Consider the consistency in these infamous iPod advertisements. The similarities across the entire campaign enable the user to better understand and connect the message the designer is trying to send.

3. Legibility in print design

Last, but certainly not least, let’s take a look at the importance of legibility when it comes to usability in print design.

On the internet, when we speak of usability, we have to consider things like clicking, navigating, scrolling, etc. When we speak in terms of usability in print design, we have to consider how easily the information being presented can be accessed–in this case, usually read.

Frankly, if a user can’t read your content, then what is the point? People are getting tired of reading; they skim passages of text and pick out the most important pieces of information. It is important that all information that the user must receive is easily readable and accessible.

To wrap it all up

So what’s the point? The fact of the matter is, most people think web usability when they hear the words usability design. The truth is, usability design comes in all sorts of shapes and sizes. Consider product packaging, environmental design, and more. Each one of these design practices include the art of user experience design.

If you aren’t designing with the user, viewer, or reader in mind, it’s time to change!

What other thoughts or tips can you share with us about usability design on or off the internet?

About Preston D Lee

Preston is a web designer, entrepreneur, and the founder of this blog. @prestondlee

Comments

  1. Great idea for an article. I completely agree and I love the hierarchy book illustration.

    One thing about consistency I think you missed, though. I think that delves into the realm of branding. However, I do think branding can play a role in the emotions a user feels towards something.

    Thanks for mentioning UX Booth and tweeting us the article!

    • Matthew, That’s a great addition to the article. Branding definitely plays a huge role in consistency in any design, be it web, print, or otherwise.

      Thanks for sharing.

  2. Hi, it’s a nice small and effective article.
    You or Some one can write more elaborate in print media.
    That will help others to learn more.

    In the net, I found most of the articles related to web only.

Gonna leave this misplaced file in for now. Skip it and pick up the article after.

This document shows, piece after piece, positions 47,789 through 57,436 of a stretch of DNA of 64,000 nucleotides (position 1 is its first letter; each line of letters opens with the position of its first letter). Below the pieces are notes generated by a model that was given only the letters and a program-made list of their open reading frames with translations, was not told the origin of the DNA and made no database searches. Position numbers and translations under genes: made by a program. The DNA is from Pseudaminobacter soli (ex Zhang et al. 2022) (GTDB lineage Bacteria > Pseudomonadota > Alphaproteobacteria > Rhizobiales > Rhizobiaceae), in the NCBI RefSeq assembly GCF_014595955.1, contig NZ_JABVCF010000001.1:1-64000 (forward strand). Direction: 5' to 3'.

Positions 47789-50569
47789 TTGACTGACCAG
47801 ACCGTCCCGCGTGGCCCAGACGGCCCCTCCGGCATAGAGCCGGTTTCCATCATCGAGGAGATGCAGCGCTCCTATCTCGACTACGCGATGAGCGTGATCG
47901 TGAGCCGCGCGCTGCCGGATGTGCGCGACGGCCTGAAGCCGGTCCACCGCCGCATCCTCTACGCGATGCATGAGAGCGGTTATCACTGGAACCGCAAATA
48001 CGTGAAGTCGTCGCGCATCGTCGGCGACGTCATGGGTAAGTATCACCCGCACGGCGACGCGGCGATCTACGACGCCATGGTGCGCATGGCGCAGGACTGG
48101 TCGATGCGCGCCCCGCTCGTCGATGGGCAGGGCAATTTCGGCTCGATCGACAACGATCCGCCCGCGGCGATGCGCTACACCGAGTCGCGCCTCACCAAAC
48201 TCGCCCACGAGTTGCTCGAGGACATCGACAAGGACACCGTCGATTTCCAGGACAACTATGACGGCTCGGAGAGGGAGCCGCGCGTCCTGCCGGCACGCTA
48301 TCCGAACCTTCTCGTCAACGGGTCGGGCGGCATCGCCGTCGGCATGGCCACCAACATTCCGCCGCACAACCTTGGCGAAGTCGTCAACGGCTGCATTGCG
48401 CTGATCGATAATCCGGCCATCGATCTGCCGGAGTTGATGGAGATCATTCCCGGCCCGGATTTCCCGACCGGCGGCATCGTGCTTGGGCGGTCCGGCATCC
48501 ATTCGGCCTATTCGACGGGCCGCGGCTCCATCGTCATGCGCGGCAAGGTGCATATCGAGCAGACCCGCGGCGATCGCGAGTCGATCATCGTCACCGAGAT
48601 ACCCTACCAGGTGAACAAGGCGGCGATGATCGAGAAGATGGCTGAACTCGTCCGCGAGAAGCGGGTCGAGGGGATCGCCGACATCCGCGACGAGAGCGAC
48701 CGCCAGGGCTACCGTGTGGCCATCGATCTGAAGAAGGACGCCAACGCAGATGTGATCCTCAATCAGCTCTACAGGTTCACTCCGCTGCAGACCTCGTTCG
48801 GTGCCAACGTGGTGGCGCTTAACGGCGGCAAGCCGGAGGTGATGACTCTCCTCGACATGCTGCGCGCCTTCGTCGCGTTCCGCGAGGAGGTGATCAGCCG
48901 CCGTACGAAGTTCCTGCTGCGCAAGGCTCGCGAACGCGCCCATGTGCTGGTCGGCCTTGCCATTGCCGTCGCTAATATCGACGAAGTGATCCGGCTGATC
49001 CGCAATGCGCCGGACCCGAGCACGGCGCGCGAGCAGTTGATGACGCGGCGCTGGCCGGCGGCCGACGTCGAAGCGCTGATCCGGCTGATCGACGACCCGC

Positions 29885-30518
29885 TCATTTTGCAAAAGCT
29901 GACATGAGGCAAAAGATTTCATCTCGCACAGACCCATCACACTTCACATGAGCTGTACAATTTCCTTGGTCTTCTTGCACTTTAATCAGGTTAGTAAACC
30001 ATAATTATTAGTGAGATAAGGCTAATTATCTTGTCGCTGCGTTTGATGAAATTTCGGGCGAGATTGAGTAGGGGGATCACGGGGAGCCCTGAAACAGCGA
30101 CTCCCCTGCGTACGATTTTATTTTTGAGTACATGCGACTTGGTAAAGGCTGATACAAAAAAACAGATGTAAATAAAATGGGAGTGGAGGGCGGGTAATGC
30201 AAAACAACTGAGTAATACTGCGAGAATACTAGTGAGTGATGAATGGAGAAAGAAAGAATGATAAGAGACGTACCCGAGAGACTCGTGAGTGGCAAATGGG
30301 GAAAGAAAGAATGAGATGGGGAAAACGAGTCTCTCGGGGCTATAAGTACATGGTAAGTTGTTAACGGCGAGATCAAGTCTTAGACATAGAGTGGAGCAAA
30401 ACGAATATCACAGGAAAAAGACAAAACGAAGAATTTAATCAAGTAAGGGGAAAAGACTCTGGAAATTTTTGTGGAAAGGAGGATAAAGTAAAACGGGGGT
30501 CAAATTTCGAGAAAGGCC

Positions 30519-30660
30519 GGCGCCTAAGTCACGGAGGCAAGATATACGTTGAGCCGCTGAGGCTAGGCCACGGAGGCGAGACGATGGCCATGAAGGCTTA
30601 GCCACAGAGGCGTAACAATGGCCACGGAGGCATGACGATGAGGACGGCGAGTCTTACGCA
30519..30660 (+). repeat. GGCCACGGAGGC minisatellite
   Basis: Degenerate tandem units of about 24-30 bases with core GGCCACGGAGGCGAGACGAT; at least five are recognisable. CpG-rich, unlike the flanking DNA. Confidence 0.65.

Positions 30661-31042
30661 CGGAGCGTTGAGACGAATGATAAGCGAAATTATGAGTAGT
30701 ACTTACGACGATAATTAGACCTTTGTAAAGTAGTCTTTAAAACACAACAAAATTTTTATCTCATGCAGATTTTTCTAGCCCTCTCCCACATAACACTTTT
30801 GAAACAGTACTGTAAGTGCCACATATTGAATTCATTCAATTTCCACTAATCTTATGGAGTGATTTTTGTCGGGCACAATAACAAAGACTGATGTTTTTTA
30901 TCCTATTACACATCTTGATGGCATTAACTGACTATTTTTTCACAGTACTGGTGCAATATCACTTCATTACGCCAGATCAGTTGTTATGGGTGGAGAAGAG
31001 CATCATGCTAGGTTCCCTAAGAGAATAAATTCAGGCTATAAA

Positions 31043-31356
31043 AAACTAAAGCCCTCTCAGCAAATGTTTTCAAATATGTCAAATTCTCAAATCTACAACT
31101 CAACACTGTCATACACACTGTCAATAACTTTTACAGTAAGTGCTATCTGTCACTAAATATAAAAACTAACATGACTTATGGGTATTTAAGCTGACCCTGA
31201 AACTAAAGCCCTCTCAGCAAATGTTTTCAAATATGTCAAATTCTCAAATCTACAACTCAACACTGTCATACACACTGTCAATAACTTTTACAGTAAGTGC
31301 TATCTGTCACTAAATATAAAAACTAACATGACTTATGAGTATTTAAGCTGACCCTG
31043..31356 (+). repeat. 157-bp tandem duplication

In that point, this article is unique.

  3. Really, a very nice article. This one gets 5 out of 5!

  4. Good article. Organizing information is crucial both in web print.
    One thing that regarding the “Hierarchy in print” sample poster, it will be (1) the main text, (2) the picture of the book, and (3) the sub text. The picture with the chunk of black is stronger than the text at the bottom left. If you want to emphasize the sub-title, the text has to be bolder or slightly bigger. It will be the designer’s intention, though.

  5. User experience design has been around forever – almost. Its just a new term to describe specifically what digital media designers are doing. Graphic designers have always been doing it. Industrial designers have always been doing it. Architects have always been doing it. At least the good ones have. Still, its good to point this out to those who might not realize that designing the user experience is not new and its not just the realm of designing for digital media.

  6. I appreciate the points here about UX applying to print here. Don Norman, who originated the term, intended UX (for Apple) to apply to the complete end-to-end experience, not just one media or another. So perhaps the real message here is (or should be) not that UX isn’t exclusive to web, but that multiple media designed for a unified experience will yield great UX/branding gains. Greater than “usability design” (whatever that is).

    And “web usability or UX design”? Let’s please, please not confuse them. Experience design, sure, but with “user” prefixed we’re squarely in the human-computer interaction (HCI) world.

  7. Muito bom artigo! Apresentou importantes idéias de uma forma simples com exemplos bem escolhidos.

  8. Great article and a nice refresher for designers of all media.

    Having worked in branding for some time now, I agree with Matthew’s point on branding. It has got to the stage where we have forgotten that the key to succesful branding and communication is not just consistency but simplicity.

    I think we are all guilty of trying too hard to make a brand work, on the premise that the brand will as hard as the designers themselves.

    I always try to remind myself that less is often more. KISS (Keep It Simple Stupid) was probably the best lesson I ever had in my professional career.

    Keep it up!

  9. Great article! I actually had a ‘web person’ tell me there was no such thing as usability in print design. He didn’t understand that all designers, from print to the web, have to think of such things like hierarchy, consistency, and legibility.

  10. Link popularity is very important if you want your website to rank high in any search engine.:~,